EMPLOYERS SCEPTICAL MENTAL HEALTH ISSUES ARE WORK-RELATED

Research conducted by employer organization the Australian Industry Group (AiG) indicates the majority of businesses in Australia are affected by mental health issues among their staff, but ‘employers appear much less likely to believe issues may be work-related than are regulators (or unions).’

The AiG recently shared findings from its CEO expectations survey, where 78% of respondents said their businesses were impacted by staff mental health problems in the past year. 14% reported significant impact. Around 77% of businesses have a mental health strategy, and those affected by mental health problems are more likely to have a strategy in place.

The survey was undertaken to understand why businesses develop mental health strategies, what thy entail, what works and where more support is needed to respond to mental health issues.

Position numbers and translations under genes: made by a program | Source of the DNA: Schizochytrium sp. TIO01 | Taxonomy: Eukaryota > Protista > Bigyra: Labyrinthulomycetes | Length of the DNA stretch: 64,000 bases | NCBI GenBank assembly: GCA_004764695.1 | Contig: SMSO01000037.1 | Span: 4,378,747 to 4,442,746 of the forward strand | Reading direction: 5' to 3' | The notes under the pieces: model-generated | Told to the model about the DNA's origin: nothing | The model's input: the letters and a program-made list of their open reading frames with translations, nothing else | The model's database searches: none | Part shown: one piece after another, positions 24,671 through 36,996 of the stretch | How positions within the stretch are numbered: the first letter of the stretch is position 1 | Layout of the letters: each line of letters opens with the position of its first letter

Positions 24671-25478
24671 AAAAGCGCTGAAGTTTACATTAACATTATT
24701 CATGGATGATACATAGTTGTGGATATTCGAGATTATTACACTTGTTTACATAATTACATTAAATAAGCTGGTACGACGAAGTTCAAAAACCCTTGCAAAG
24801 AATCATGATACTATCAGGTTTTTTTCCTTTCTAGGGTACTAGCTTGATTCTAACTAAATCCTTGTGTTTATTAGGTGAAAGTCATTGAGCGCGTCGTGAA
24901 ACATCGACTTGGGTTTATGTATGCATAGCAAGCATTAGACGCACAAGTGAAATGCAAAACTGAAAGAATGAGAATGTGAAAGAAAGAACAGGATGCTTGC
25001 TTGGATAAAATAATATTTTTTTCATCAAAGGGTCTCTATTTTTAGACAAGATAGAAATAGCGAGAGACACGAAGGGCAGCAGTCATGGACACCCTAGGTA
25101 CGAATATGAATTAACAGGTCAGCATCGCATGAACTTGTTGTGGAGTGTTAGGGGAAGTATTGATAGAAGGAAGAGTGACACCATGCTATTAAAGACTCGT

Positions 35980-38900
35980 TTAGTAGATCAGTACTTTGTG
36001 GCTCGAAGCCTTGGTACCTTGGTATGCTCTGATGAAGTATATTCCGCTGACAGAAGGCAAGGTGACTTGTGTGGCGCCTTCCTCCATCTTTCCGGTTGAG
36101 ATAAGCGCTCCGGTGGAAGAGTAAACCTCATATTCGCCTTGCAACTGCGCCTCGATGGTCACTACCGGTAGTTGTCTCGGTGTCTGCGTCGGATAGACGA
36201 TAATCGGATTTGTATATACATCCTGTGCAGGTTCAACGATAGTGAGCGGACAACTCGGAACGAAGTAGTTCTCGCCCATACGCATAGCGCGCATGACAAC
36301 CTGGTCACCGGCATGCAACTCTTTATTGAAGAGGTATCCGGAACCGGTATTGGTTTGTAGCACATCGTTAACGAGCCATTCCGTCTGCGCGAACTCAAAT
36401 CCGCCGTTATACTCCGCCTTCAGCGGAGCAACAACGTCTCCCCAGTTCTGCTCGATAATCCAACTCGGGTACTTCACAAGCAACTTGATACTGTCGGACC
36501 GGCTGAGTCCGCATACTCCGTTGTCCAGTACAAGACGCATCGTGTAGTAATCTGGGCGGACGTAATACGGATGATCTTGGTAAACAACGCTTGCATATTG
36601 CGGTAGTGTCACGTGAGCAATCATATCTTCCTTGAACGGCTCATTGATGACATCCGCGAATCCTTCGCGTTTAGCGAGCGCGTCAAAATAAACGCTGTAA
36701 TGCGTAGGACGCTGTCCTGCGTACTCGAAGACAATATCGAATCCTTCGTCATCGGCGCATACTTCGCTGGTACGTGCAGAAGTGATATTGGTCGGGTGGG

As SafetyNet readers will be aware, new workplace health and safety regulations step out how employers must address psychosocial hazards. While there might be different opinions on the origins of mental health issues at work, employers are expected to implement the highest level of psychosocial controls reasonably practicable.

Workers' compensation schemes are seeing increasing claims related to psychological injuries, which result in longer absences from work compared to physical injuries.

Employers continue to contend that dealing with mental health risks isn't as straightforward as addressing physical hazards, with the AiG noting whilst there’s a lot of guidance available but the challenge lies in translating information into practical solutions that work within their organisations.

They're also looking at how businesses are handling the combined pressures of regulatory requirements for both workplace safety and changes required by the Respect@Work report.

Source: OHS Alert, 14 August

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